The kindness of strangers: Part 4

Published by Emma Lee-Potter in on Sunday 22nd January 2017

img_0141Buying a tumbledown farmhouse in the south of France is probably the most impulsive thing I’ve ever done and even though I sold it two years ago it continues to hold a place in my heart.

Every time I think about waking up to that stunning view of La Roche Colombe or drinks under the plane tree with friends the years roll back and I’ve fallen under its spell again.

We filled the house with extraneous furniture, pictures and china, including two battered yellow Chesterfield sofas from my mother’s old flat in Notting Hill. The sofas had definitely seen better days and no one else wanted them but I figured they’d look great at the House With No Name. And so it proved. They survived months in a storage depot, a Channel crossing and a 1,000-mile journey to La Drôme and looked brilliant in our pretty first floor sitting room. Their sunny yellow hue fitted the gorgeous climate and landscape perfectly.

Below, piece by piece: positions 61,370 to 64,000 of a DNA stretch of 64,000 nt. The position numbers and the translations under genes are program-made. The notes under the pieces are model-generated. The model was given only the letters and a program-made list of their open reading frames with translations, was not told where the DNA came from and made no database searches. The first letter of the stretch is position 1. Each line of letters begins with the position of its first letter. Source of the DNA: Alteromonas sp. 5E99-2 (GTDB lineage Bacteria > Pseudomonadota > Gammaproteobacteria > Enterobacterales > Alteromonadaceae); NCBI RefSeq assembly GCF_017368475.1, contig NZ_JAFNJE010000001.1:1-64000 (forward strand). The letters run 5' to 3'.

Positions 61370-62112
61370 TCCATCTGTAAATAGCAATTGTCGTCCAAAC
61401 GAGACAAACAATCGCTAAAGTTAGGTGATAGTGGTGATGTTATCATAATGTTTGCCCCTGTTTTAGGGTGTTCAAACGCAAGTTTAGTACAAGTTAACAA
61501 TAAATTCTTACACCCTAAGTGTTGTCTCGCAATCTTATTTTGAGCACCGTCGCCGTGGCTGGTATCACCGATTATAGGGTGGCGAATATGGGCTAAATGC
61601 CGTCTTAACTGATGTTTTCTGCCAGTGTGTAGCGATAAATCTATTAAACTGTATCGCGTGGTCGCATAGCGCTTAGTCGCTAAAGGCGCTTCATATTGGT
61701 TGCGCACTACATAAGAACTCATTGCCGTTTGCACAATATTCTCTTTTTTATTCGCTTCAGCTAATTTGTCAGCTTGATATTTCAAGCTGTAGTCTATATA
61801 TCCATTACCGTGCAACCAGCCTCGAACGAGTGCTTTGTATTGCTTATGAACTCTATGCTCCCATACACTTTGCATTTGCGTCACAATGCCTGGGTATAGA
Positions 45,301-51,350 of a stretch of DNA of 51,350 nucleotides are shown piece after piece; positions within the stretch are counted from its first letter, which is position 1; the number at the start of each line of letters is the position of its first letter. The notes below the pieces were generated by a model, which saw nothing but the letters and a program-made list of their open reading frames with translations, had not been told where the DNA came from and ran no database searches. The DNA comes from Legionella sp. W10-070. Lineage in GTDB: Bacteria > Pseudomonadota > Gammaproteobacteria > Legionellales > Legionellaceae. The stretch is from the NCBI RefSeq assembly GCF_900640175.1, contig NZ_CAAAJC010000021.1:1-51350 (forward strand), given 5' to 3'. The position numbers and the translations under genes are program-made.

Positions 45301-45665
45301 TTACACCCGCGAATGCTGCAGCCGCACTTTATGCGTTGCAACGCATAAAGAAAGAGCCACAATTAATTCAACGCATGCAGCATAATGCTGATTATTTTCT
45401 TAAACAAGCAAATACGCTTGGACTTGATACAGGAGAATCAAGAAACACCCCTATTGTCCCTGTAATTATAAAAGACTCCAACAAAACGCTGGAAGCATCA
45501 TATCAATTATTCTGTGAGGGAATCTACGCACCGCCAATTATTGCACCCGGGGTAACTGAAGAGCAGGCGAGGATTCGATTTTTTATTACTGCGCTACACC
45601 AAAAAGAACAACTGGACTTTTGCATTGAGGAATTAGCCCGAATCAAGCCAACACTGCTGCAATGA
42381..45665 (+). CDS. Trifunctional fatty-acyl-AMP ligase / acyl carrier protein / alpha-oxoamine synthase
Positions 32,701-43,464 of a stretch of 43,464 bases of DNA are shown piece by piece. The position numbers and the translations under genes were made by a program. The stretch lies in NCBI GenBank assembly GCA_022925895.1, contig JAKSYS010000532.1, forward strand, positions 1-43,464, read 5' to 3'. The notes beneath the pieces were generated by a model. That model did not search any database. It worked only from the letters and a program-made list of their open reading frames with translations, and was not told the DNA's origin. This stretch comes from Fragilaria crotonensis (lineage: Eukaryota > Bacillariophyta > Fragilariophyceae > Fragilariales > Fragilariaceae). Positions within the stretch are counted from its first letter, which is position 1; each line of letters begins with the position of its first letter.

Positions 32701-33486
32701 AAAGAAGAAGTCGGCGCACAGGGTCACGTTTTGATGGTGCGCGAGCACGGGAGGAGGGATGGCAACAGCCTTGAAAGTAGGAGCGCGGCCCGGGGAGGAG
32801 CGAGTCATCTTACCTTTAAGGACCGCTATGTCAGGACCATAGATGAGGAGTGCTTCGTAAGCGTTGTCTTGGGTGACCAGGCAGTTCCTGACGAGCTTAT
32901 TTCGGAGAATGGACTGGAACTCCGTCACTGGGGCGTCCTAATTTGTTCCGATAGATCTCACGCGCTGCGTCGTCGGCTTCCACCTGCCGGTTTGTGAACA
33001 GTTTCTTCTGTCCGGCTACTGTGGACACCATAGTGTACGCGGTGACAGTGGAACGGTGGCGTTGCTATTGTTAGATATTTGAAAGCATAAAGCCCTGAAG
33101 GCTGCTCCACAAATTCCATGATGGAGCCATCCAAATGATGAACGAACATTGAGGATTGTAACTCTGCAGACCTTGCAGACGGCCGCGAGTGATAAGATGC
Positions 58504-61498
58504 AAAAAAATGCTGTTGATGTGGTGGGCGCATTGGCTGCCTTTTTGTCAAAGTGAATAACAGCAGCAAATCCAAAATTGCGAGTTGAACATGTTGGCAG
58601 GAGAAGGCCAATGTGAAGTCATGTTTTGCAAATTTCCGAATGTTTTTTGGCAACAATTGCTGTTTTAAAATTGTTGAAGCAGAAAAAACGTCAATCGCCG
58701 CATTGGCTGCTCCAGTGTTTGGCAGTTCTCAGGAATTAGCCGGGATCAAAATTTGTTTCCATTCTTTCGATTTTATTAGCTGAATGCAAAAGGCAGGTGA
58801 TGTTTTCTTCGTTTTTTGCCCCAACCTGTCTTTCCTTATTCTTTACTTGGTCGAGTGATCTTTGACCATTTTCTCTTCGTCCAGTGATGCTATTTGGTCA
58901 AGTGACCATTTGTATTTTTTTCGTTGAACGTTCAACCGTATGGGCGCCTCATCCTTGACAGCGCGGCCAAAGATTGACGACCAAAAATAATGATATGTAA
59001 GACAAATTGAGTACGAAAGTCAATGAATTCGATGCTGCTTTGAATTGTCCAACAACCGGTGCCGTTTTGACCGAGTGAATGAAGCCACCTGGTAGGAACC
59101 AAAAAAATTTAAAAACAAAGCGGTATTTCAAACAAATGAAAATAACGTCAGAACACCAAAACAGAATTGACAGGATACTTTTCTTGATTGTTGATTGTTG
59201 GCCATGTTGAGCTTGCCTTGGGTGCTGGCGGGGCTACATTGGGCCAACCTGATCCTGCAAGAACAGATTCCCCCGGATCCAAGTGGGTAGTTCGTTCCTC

When the house was sold the new owners were keen for us to leave some of our furniture, including the scruffy yellow sofas – so that’s what we did. I didn’t give them a second thought till two weeks ago when A, the German architect who bought the house, texted to say his four-year-old daughter had found a gold wedding ring buried in the back of one of the sofas. They’d asked all their friends but no one had lost a wedding ring. Could it belong to us? If so, he would send it back.

Well, yes, it could. And he did. The ring belonged to my mother, who lost several wedding rings over the years. She always took her jewellery off when she was typing or cooking and had a habit of leaving rings and bracelets in heaps all over the place. It seemed extraordinary that her ring had survived a long trip to the south of France and stayed embedded in the sofa for more than 13 years but it had. It was a bit like the story in yesterday’s Times, which reported how a woman lost her wedding ring 20 years ago while she was weeding – and her husband found it in the same patch of soil this week.

So in a turbulent month and with an uncertain future for us all, it’s uplifting to have another example of the kindness of strangers. A and his family aren’t exactly strangers I suppose but I’ve never met them. A big merci to them all.

PS: The kindness of strangers Part 3 is here.

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